April 30, 2009
Chicago 128, Boston 127 (3OT), series tied 3-3
I don't know how I'm supposed to go back to watching normal basketball after this.
I've been obsessing over this game for years. I've been poring over every minute of playoff action my entire life. I've made a point to keep up on everything that happened before my time. I've seen fire, and I've seen rain. I have never seen a series like this, and we still have a game to go.
Apologies for burying the lede, but the Chicago Bulls defeated the Boston Celtics in a triple overtime classic that has left me trading text messages with shaky hands, and needing to take a shower after I finish this post. I mean that. The game was all you could ask for from the very beginning, with dozens of phenomenal plays and soul-killing mistakes on either end. This was an absolute dogfight between two teams that appear to want nothing more than to line up for a jump ball to start yet another overtime.
And then another overtime, after that.
Ray Allen had 51 points, and as brilliant as he was, it felt like part of the script. John Salmons, who was plying his trade in front of 9,000-strong in Sacramento this time three months ago, dropped 35 and helped keep Paul Pierce (22 points before fouling out) from dominating. Joakim Noah played a frenetic brand of winning basketball for the first three quarters of the game, needlessly sat on the bench for a long spell, didn't mope, and came back to seal the game with a deciding steal and dunk that sent Pierce to the bench with his sixth foul.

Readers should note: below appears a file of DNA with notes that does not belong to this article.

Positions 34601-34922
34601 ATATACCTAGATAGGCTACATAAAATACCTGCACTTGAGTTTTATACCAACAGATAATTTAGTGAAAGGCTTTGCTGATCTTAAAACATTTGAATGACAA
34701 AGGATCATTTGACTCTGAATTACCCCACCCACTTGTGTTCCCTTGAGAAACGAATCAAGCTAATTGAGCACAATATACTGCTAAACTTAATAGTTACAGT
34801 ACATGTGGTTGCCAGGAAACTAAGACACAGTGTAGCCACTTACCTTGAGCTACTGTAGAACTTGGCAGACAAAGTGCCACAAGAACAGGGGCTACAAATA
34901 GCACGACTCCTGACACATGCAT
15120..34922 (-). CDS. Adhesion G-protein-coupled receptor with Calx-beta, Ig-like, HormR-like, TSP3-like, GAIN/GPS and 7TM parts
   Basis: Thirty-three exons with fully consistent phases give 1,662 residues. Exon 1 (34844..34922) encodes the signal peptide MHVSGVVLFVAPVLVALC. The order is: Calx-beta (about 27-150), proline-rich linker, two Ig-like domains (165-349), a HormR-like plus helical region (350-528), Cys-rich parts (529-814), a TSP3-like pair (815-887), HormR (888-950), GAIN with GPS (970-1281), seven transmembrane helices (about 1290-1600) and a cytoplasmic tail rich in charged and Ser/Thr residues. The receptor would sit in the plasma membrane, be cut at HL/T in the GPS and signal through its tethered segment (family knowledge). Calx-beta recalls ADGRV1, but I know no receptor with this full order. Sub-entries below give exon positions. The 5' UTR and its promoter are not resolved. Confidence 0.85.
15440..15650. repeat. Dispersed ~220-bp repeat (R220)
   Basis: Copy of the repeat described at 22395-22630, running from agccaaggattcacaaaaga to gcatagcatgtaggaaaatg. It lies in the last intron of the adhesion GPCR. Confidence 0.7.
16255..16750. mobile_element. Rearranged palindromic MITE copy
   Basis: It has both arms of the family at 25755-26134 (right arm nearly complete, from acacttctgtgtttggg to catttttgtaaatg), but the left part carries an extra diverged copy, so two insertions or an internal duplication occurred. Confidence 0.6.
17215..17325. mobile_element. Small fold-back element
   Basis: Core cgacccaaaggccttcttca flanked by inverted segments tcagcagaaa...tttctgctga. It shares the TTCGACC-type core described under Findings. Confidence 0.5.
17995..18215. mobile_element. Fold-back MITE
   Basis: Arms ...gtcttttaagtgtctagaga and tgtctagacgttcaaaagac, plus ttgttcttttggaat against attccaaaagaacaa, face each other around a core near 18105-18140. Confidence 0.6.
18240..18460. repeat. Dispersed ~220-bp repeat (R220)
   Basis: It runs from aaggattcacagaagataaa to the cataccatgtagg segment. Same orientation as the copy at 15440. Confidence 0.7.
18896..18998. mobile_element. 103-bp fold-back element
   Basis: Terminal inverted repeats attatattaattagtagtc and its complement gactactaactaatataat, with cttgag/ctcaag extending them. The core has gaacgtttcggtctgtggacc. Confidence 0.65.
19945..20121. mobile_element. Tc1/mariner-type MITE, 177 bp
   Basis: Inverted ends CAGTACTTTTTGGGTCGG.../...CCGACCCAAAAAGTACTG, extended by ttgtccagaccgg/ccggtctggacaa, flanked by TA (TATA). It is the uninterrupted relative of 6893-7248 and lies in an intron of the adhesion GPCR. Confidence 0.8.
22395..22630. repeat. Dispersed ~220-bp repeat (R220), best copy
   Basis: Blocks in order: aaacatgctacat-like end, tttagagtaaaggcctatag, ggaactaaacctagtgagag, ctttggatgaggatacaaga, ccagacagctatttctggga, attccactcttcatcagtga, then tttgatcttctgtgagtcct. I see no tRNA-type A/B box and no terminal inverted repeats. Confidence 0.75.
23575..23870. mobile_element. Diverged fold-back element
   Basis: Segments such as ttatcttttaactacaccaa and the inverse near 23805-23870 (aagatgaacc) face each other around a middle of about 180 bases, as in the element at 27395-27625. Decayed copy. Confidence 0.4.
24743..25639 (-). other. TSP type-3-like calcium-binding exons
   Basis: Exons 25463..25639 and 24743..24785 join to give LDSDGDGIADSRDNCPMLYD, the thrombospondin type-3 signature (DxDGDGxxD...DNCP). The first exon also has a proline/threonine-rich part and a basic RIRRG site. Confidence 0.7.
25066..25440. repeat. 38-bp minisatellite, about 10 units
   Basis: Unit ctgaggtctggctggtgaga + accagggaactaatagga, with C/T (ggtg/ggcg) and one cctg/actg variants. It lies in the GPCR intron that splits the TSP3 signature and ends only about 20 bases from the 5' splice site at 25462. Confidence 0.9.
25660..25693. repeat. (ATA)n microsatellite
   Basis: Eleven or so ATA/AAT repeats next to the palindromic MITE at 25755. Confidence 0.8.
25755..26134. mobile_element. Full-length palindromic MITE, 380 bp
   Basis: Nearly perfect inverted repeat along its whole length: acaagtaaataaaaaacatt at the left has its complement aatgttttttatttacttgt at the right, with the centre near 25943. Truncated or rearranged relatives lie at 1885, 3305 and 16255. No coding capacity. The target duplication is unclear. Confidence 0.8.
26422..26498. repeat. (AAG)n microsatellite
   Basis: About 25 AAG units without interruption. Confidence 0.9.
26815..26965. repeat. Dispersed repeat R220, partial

Or, wait, was Derrick Rose's last-second block the thing that sealed it? Or Rose's (intended?) miss of his second free throw that forced a timeout-barren Celtic squad to cover the waterfront with only 3.2 seconds left in triple overtime, before missing a last-second heave? Or was it Brad Miller's three-pointer and lay-up to bring the Bulls back after they seemed to have nothing left with a minute to go in regulation?
Or Ray Allen's five points from a combined 45 feet away on two shots at the end of double overtime? Or was it Vinny Del Negro's insistence on refusing to foul teams that are down three with no timeouts, even though that same play has come back to bite him on the ass all series?
Or was it Glen Davis, calmly nailing jumpers to finish the first overtime? Or was it Davis, fouling Brad Miller needlessly with 38 seconds to go in the third overtime, sending him to sulk on the bench with his sixth foul?
Or was it the greatest game, of the greatest series you've
ever seen in your entire life?
I'll leave that up to you. For now, a cold shower seems the best answer.